A sunstroke death was confirmed for the first time in Kerala during a post-mortem conducted in 2007. The victim had suffered the stroke at Cherpulassery in Palakkad district. The following years saw eight more people succumbing to sunstroke in the state.
But raising more concerns, heat stroke claimed over 10 others during the same period. Majority of them were women. It may be noted that the heat stroke victims had not been exposed to direct sunlight. Most of these deaths occurred between March 20 and April 30.
Humidity is as crucial a factor as the atmospheric temperature in causing health issues. For instance, the damage caused by a mercury level of 36 to 38 degrees Celsius in the coastal areas with high humidity will be the same as a temperature of 40 degrees Celsius in Palakkad, a place with low humidity.
Heat exhaustion and heat stroke
Rising atmospheric temperatures affect people in two ways. Owing to excessive sweating, the body loses its water content and dehydration may occur. Moreover, a lot of salts and minerals present in the body will be lost through sweat. Most common is the loss of sodium.
When heat affects a person, he initially suffers heat exhaustion. Its signs are fatigue, weariness and muscle cramps, among others. When suffering from this first stage, drink plenty of fluids to make up for dehydration and loss of minerals. Rice gruel with a pinch of salt, lemon juice, buttermilk and tender coconut water are ideal.
Remove yourself from the area having high temperature. Take rest. These measures would be sufficient to tackle heat exhaustion.
However, if such a damage control exercise is not carried out, the condition of the victim may worsen and heat exhaustion may turn into heat stroke, which could prove fatal. A person suffering from heat stroke will not sweat at all as the body’s temperature control mechanism would have collapsed. The body temperature rises rapidly as if the victim has fever. Moreover, the pulse rate increases. If emergency medical care is not provided at this stage, it can be fatal.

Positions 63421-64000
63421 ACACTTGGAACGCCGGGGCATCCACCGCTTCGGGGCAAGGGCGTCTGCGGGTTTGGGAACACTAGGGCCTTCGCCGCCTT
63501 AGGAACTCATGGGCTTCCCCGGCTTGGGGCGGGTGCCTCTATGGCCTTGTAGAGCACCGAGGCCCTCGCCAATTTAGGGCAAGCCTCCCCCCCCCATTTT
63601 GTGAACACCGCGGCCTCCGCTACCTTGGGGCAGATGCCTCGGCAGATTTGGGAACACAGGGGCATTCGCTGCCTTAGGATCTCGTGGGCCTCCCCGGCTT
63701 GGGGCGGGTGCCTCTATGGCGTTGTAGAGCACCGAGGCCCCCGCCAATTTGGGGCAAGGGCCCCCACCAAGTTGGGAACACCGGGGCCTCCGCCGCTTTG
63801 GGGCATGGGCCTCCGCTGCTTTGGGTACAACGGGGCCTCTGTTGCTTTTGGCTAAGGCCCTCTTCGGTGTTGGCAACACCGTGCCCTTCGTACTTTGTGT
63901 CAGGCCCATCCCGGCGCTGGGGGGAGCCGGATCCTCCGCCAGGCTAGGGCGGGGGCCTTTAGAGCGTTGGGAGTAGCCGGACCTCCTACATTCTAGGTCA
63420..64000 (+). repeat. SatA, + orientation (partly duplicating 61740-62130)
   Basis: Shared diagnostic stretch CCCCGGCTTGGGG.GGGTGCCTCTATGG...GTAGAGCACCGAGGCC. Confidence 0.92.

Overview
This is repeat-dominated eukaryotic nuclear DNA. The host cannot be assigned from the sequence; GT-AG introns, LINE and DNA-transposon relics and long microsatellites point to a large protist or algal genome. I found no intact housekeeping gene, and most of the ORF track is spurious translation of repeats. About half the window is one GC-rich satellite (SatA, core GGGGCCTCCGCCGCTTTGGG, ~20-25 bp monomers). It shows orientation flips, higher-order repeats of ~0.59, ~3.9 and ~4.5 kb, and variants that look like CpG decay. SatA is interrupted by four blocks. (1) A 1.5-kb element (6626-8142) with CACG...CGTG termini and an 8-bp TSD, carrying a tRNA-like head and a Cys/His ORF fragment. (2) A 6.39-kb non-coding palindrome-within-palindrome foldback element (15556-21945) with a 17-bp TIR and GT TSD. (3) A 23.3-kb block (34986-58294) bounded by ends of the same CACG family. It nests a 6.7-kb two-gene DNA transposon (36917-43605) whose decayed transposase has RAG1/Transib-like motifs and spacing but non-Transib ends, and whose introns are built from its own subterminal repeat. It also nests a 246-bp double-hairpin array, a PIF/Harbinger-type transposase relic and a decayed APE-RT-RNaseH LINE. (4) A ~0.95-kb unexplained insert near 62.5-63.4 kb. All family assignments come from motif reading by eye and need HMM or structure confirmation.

With the mercury level shooting up in Kerala, even healthy people are at risk of heat stroke if adequate intake of water and minerals is absent.
Cause of death
Significant fall of the sodium level in the body can lead to loss of consciousness and even death. It has been noted that the number of people fatally collapsing during the February 15 – May 15 period is four times the figure recorded in the remaining periods. The major reason for such deaths is that due to dehydration, chances are high for people having high blood pressure and blocks in the arteries to suffer from a heart attack. Unfortunately, in majority of these cases, the role played by heat is overlooked.
A sunstroke victim can be identified during post-mortem. However, attributing a death to heat stroke or collapsing is not easy as in many of the cases there may not be visible symptoms. Chemical examination of the internal organs may have to be carried out to determine the cause.
Kitchen, a danger spot
heat stroke was found as the cause of death of three women who fatally collapsed in the kitchen between 1 pm and 5 pm. When the spot was checked, it was seen that the windows of the kitchen had been kept shut.
Another vulnerable area is the vehicle interiors. When a car is left under the hot sun with its windows half opened for one hour, the temperature inside rises to one-and-a-half times of that outside. Similarly, the mercury level inside closed rooms in concrete buildings and structures with a sheet roof will be higher than the outdoor reading.
The presence of water vapour formed during cooking and high temperature of the kitchen may combine to create conditions favourable to heat stroke.
» Drink plenty of water
» Ensure enough intake of minerals and salts, the impact of heat could be minimized
» Deaths may take place as the night temperatures go up from mid-March
» Till summer rains are received during the April-May months, avoid exposure to direct sunlight, especially during noon. Also do not engage in hard physical labour during these hours.
» Keep windows open at specific intervals.
(The author is Chief Consultant, Forensic Medicine and Police Surgeon, Palakkad)